Families of American Terror Victims' Sues PA for $250 Million
By Associated Press
In a 47-page ruling issued Tuesday, US District Court Judge Ronald R. Lagueux said the case against the PLO and the Palestinian Authority could proceed under the federal Anti-Terrorism Act of 1991.
"We're very pleased," Providence attorney David J. Strachman, who is representing the victims' relatives, said yesterday. "It's a very well reasoned, well thought out, detailed decision."
A phone message left at the PLO office in Washington, D.C., was not immediately returned. A PLO attorney in New York did not immediately respond yesterday to a fax requesting an interview.
The lawsuit claims Palestinian officials were responsible for the drive-by shooting of Yaron and Efrat Ungar because they allowed Hamas, a militant Palestinian group, to operate training facilities in the West Bank and Gaza Strip and encouraged terrorism in the region.
Lagueux ruled the case could proceed against the Palestinian Authority and the PLO because those organizations conduct a substantial amount of activity in the United States and the PLO has an office in the nation's capital.
Yasser Arafat, other Palestinian leaders and Hamas members also were named as defendants in the lawsuit. But Lagueux dismissed the case against the individual Palestinian leaders.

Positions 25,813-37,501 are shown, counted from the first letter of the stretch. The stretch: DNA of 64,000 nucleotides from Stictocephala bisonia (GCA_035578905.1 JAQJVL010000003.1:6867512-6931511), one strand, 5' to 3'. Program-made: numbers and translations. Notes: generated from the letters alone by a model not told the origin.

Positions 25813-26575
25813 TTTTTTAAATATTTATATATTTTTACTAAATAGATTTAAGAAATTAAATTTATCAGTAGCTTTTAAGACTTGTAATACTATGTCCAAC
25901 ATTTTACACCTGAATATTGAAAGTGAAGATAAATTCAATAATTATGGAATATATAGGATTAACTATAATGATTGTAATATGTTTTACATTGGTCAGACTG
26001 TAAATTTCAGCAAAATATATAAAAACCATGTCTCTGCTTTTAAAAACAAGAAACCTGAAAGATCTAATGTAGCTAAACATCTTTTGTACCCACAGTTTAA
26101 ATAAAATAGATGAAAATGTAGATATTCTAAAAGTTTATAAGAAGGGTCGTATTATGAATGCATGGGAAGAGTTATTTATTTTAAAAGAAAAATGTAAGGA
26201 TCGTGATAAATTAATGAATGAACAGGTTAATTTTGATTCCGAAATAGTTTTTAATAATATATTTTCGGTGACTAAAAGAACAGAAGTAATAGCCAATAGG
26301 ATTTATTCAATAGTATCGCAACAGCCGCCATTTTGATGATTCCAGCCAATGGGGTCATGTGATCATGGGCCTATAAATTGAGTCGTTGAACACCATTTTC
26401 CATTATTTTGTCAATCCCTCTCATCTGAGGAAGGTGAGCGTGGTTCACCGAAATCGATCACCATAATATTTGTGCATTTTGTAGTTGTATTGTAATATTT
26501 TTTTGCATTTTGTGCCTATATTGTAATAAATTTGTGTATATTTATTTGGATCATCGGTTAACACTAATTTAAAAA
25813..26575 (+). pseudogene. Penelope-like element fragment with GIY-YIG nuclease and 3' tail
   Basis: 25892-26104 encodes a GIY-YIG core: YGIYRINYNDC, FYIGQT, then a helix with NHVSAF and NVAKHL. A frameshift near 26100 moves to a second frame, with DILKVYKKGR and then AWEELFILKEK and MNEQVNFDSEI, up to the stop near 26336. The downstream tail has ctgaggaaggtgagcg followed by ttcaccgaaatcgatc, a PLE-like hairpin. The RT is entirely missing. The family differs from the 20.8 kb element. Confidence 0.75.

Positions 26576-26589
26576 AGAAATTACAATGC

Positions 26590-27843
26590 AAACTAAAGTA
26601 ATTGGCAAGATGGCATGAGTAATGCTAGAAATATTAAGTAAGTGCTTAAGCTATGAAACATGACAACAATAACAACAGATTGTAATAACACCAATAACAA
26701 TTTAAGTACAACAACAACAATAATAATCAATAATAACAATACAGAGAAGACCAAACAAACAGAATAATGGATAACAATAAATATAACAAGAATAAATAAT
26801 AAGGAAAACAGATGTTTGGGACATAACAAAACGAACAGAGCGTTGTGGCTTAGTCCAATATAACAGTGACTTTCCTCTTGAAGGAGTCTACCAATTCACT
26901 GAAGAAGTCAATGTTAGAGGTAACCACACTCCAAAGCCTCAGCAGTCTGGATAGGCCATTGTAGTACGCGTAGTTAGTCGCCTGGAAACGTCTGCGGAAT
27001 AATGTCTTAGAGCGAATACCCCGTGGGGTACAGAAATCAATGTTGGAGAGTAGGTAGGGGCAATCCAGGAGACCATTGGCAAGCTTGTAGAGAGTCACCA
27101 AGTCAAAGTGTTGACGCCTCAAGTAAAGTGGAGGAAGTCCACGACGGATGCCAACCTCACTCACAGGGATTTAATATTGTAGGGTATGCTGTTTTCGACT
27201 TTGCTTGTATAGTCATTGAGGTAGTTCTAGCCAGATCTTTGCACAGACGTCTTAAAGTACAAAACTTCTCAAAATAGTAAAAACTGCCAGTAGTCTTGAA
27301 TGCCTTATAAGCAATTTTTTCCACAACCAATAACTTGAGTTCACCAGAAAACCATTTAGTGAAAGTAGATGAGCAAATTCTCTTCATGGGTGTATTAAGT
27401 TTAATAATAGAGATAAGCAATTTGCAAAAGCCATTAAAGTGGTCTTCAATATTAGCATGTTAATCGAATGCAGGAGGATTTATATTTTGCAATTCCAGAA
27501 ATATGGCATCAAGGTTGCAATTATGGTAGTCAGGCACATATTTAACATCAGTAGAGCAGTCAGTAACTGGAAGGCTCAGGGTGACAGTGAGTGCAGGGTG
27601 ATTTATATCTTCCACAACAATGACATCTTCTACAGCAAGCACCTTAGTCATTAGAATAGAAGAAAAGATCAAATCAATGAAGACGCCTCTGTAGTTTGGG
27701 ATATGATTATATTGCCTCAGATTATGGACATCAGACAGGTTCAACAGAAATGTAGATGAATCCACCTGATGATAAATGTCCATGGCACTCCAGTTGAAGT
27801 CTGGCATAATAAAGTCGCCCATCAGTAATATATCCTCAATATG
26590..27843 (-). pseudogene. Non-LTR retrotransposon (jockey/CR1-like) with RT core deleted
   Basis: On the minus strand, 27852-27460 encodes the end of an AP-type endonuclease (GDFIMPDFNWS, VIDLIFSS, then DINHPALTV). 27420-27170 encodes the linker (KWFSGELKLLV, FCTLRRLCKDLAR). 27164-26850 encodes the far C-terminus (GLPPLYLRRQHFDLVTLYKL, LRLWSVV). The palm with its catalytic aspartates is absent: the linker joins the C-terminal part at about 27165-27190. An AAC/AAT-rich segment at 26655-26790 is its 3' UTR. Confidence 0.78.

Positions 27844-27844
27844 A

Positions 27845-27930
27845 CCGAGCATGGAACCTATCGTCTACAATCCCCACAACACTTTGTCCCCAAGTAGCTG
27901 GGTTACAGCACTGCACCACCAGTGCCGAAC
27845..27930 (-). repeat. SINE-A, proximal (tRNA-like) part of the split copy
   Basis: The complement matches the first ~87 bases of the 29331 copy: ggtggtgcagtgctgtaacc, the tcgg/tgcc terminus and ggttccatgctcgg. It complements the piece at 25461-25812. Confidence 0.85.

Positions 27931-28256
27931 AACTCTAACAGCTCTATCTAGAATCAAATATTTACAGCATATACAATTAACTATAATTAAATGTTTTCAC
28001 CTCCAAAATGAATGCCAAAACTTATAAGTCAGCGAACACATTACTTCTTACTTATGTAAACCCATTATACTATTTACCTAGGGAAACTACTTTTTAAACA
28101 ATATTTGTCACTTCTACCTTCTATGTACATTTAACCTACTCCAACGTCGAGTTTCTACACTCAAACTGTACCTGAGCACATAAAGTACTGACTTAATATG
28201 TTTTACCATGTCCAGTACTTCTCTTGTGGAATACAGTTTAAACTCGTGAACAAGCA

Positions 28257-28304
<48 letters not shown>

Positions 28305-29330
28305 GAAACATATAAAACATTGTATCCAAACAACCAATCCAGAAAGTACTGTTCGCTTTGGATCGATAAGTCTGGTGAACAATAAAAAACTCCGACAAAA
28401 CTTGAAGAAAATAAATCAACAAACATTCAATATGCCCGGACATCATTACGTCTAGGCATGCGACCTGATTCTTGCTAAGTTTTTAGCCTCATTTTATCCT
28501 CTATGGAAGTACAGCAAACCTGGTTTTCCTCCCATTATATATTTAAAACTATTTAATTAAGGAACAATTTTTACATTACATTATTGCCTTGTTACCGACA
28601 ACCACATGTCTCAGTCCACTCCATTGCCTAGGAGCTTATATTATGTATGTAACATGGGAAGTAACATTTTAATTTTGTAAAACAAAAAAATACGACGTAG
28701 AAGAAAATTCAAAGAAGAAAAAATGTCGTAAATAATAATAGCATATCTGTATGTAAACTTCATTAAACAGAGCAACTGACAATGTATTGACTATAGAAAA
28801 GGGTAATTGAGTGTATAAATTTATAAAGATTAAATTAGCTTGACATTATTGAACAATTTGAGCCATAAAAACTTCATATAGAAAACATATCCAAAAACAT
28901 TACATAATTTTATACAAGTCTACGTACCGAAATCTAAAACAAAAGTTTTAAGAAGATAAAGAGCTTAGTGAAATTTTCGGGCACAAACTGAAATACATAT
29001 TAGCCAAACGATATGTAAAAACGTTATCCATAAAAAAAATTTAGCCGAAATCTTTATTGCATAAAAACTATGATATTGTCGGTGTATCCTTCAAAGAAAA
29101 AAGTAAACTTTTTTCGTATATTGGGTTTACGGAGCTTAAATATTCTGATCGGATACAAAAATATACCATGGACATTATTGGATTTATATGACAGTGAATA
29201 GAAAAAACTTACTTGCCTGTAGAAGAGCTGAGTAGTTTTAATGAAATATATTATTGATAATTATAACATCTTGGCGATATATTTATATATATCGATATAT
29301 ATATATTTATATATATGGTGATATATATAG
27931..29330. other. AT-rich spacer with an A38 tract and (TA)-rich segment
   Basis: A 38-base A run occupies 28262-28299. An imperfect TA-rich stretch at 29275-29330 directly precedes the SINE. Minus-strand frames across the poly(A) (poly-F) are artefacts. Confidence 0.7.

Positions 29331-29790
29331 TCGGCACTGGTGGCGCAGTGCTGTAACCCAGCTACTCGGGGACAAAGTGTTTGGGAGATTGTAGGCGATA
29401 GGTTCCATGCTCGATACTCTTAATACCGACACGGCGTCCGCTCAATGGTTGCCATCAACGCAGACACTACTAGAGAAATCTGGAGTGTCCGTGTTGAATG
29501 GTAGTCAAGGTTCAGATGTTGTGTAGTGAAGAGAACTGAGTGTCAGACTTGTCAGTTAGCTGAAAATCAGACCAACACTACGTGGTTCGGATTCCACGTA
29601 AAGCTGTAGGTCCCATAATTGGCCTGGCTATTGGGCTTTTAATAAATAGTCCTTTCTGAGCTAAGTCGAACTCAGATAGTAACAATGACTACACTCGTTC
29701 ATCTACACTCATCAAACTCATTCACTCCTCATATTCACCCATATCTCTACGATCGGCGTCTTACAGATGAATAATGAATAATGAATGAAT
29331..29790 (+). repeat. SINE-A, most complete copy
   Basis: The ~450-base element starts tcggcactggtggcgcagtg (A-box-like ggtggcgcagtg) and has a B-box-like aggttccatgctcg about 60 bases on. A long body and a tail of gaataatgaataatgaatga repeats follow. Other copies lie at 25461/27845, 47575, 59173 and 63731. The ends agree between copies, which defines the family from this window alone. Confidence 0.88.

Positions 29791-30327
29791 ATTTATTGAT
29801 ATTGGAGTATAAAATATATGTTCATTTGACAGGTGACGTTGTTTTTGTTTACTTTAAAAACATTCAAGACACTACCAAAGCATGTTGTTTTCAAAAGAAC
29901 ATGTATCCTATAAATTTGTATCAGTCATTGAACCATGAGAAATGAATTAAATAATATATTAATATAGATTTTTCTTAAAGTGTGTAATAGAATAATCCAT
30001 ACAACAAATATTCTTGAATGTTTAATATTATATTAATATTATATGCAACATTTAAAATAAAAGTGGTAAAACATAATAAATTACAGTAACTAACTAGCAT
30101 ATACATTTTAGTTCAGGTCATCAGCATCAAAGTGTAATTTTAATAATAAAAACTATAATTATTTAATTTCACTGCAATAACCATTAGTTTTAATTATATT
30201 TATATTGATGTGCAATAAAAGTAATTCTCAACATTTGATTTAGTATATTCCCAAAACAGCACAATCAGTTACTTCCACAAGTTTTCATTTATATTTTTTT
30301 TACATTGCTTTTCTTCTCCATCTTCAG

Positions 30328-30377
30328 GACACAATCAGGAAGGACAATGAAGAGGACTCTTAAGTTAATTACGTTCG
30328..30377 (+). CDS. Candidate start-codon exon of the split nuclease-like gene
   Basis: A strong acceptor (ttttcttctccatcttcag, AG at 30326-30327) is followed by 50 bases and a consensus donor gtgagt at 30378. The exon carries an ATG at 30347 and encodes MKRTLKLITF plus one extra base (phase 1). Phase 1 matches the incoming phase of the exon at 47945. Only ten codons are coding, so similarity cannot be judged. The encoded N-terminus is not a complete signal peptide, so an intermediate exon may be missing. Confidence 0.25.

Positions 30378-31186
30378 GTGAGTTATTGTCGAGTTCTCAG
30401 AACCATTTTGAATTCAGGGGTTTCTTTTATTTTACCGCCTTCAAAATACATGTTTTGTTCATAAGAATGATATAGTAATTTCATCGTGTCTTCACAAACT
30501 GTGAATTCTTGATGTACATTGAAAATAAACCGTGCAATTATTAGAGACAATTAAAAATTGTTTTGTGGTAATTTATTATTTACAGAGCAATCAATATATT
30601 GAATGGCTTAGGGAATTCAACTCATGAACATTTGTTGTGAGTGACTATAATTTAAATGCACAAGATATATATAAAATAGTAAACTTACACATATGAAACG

The Ungar family filed the suit in Providence because Strachman is the executor for the couple's estate.
The Ungars, in their 20s, were near Beit Shemesh, Israel, near the West Bank, when gunmen sprayed their car with bullets.
Their then 9-month-old son, strapped in a baby seat in the back of the car, survived the machine-gun attack unharmed.
The couple is also survived by another son, who was 2 when they died.
Four members of Hamas were convicted in the case and jailed by the Israelis. A fifth remains at large, according to court documents.
The lawsuit is based on a law Congress enacted after victims of the 1985 Achille Lauro hijacking struggled to make claims against the PLO. The statute gives federal courts jurisdiction over such cases, making it easier for US victims of terrorism overseas to collect damages.
Lagueux ruled the case could proceed because Yaron Ungar was a native of New York. However, the claim seeking damages on behalf of his wife's death was dismissed, because Efrat Ungar was not a citizen of the United States.
The defendants sought to have the case dismissed based on several arguments. Lagueux agreed to dismiss state charges connected to the crime, saying the acts occurred in Israel and should be filed under Israeli law.
The relatives have 30 days to refile those charges under Israeli legal guidelines.